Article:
previous next


Recapitulation — Killed and Wounded.

 Rappahannock.Second Manassas.Ox Hill.Sharpsburg.Shepherdstown.Snicker's.Aggregate.
Orr's Rifles, South Carolina Volunteers, 116301211160
First Regiment South Carolina Volunteers, 1438344 189
Twelfth Regiment South Carolina Volunteers, 1451110412263
Thirteenth Regiment South Carolina Volunteers,214429152 192
Fourteenth Regiment South Carolina Volunteers,36526 55 149

Report of Brigadier-General Evans.

headquarters Evans's brigade, near Winchester, Va., October 13, 1862.
Major G. M. Sorrell, A. A. G. Right Wing:
Major: In pursuance to the written instructions of the Major-General commanding, I beg leave to report the action of my command in the recent engagements in Virginia and Maryland. On the sixth of August last, I was ordered to repair, with my brigade, to Malvern Hill, and to drive the enemy from the wood to the north of the hill. I deployed my troops in line of battle, and, after marching about a mile through the woodland and open field, encountered the cavalry pickets of the enemy, which were soon driven in by the fire of two regiments, killing several of the enemy, who soon retired, evacuating his position--four prisoners taken.

On the morning of the twenty-fourth August, I was ordered to support, with my brigade, the batteries under the command of Major Garnett, who was attacking the enemy at Rappahannock Station, with further instructions to attack the enemy should he appear on the south side of the river. Receiving a message from Captain Squiers, commanding the battery, that the enemy were in a small redoubt, which they had thrown up the night previous, I immediately ordered an advance to drive him from his position; but, on the approach of my troops, he soon retreated across the railroad bridge, before we were in musket range. I here ordered the Macbeth artillery, Captain Boyce, to advance, occupy the work, and to open fire on the enemy across the river. This point, however, Captain Boyce found untenable, as the enemy's batteries swept the entire hill and work. He was compelled to retire with the loss of four wounded. The entire loss of my brigade in this engagement was twenty-one killed, (enlisted men;) seven commissioned officers, and seventy-five enlisted men, wounded. The coolness of the men and of the officers of the brigade excited my highest admiration. Many of them, never having been under fire before, sustained a severe fire of grape and shell for more than three hours without breaking line of battle.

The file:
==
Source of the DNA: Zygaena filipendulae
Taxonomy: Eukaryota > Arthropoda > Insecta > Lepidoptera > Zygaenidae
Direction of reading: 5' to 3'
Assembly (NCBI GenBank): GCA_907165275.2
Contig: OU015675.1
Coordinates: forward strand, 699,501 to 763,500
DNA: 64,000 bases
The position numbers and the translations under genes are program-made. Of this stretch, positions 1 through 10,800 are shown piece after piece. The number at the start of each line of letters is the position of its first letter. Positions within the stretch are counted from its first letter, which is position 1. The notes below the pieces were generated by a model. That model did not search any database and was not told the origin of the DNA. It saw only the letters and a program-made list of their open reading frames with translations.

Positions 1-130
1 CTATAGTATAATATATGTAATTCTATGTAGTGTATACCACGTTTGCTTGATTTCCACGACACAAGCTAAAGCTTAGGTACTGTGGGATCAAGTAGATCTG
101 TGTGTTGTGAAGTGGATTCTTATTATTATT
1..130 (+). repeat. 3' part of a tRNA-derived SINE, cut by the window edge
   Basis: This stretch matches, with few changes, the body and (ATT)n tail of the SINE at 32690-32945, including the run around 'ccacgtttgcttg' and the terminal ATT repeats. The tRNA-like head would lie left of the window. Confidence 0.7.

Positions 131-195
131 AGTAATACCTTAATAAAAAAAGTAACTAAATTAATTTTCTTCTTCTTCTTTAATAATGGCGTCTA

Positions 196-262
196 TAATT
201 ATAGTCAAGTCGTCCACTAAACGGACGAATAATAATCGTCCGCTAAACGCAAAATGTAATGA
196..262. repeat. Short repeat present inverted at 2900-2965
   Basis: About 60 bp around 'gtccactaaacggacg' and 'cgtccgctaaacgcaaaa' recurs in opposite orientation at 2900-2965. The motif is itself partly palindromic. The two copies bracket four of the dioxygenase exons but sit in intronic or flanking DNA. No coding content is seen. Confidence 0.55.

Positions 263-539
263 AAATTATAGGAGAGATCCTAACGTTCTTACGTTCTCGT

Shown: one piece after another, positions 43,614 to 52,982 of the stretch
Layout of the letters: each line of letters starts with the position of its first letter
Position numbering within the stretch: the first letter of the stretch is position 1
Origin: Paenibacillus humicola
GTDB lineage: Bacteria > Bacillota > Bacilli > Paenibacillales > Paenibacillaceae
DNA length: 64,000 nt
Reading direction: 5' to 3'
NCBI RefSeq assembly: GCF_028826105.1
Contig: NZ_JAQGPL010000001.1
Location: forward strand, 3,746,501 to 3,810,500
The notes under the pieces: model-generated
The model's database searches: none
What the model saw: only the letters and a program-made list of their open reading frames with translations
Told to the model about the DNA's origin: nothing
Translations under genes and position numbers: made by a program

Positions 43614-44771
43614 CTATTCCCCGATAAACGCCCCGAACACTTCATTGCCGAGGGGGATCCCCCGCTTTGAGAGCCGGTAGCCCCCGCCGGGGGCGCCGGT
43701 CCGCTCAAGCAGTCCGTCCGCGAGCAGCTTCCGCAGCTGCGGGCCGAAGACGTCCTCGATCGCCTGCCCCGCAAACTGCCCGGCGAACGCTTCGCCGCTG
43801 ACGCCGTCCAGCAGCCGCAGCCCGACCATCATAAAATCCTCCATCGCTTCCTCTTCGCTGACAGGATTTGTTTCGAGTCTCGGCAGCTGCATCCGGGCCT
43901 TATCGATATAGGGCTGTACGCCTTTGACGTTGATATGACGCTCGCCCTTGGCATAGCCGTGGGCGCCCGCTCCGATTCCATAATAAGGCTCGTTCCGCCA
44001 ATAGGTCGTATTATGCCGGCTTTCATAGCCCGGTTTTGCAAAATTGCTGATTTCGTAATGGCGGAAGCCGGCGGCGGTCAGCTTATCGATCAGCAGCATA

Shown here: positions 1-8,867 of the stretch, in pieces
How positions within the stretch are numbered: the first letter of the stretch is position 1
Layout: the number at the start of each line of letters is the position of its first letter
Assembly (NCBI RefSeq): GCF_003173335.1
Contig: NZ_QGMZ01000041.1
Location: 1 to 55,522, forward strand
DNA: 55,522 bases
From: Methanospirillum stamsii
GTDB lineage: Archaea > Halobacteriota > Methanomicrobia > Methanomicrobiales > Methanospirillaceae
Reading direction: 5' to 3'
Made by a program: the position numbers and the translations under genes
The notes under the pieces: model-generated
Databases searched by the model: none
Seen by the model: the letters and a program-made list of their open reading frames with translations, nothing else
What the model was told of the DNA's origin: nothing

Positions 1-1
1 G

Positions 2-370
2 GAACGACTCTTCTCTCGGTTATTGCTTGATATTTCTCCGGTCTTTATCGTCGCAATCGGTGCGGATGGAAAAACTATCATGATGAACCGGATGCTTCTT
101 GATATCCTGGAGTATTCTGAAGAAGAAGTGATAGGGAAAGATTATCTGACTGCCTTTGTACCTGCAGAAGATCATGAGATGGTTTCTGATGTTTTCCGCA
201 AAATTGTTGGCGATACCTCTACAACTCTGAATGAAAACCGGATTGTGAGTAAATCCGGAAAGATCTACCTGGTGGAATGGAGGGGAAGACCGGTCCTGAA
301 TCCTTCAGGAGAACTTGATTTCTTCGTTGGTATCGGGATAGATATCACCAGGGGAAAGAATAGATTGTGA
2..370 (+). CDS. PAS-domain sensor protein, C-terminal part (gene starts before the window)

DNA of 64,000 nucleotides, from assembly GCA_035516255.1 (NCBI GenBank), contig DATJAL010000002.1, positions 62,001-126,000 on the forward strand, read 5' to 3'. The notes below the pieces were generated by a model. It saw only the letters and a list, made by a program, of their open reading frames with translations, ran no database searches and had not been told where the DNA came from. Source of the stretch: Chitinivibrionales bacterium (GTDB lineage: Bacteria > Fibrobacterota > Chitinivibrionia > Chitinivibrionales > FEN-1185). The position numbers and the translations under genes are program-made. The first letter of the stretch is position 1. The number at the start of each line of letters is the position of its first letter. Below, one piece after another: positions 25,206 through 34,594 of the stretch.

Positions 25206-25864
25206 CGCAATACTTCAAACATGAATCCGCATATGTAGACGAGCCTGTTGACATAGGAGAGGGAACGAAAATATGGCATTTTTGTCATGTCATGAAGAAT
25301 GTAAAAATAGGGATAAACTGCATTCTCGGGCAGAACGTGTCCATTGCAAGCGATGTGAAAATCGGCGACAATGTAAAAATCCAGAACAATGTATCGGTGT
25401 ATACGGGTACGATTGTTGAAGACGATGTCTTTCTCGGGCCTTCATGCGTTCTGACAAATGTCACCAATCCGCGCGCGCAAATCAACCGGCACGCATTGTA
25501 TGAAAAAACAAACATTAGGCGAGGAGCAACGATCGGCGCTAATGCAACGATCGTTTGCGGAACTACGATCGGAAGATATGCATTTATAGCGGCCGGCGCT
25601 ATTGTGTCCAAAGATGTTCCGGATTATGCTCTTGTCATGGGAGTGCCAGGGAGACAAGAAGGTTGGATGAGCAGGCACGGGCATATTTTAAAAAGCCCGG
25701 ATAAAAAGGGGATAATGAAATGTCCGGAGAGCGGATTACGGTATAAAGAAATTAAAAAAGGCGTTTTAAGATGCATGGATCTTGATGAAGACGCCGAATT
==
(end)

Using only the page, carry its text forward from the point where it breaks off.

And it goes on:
On the evening of the twenty-ninth of August, the brigade engaged the skirmishers of the enemy, in considerable force, on the south side of the road near Groveton, and rendered efficient cooperation to the commands of General Wilcox, on the left, and General Hood, on the right, in driving the enemy from his position. The enemy falling back, and the darkness of the night concealing his movements, I formed my brigade in the camp of the enemy, until ordered to fall back by the Major-General commanding. Leaving a strong picket in my front, I withdrew about a mile to the rear.

On the morning of the thirtieth August, the enemy presenting himself in large force near Groveton, I was ordered to take command of the troops formed immediately on the right of the road, embracing Whiting's division, Brigadier-General J. B. Hood commanding, Pickett's brigade, Colonel Eppa Hunton commanding, and my own brigade. I would state that, just before the action commenced, Pickett's brigade was ordered to the support of General Kemper. My command now consisted of three brigades, which were disposed as follows: Evans's brigade, with the left resting on the turnpike, under the immediate command of Colonel P. F. Stevens; Hood, with his command, on Stevens's right. In this position my command rested until about four o'clock P. M., when General Hood was ordered to advance, Colonel Stevens supporting his left. The command soon became warmly engaged with the enemy, who seemed to concentrate a heavy force on the right of the road, and opened a heavy artillery fire on my whole line from right to left. After advancing more than a mile, the command of General Hood, after charging the batteries in the centre, was compelled to fall back, which was done in good order. Stevens's command, coming up immediately afterward, held the enemy until relieved, timely, by Major-General R. H. Anderson's division. In this engagement the loss of Evans's brigade was very severe — the loss being fourteen officers and ninety-eight enlisted men killed, forty-eight officers and four hundred and sixty-three enlisted men wounded, and eight enlisted men missing. Among the killed were

Creative Commons License
This work is licensed under a Creative Commons Attribution-ShareAlike 3.0 United States License.

An XML version of this text is available for download, with the additional restriction that you offer Perseus any modifications you make. Perseus provides credit for all accepted changes, storing new additions in a versioning system.

hide People (automatically extracted)
hide Dates (automatically extracted)
Sort dates alphabetically, as they appear on the page, by frequency
Click on a date to search for it in this document.
October 13th, 1862 AD (1)
August 30th (1)
August 29th (1)
August 24th (1)
August 6th (1)
hide Display Preferences
Greek Display:
Arabic Display:
View by Default:
Browse Bar: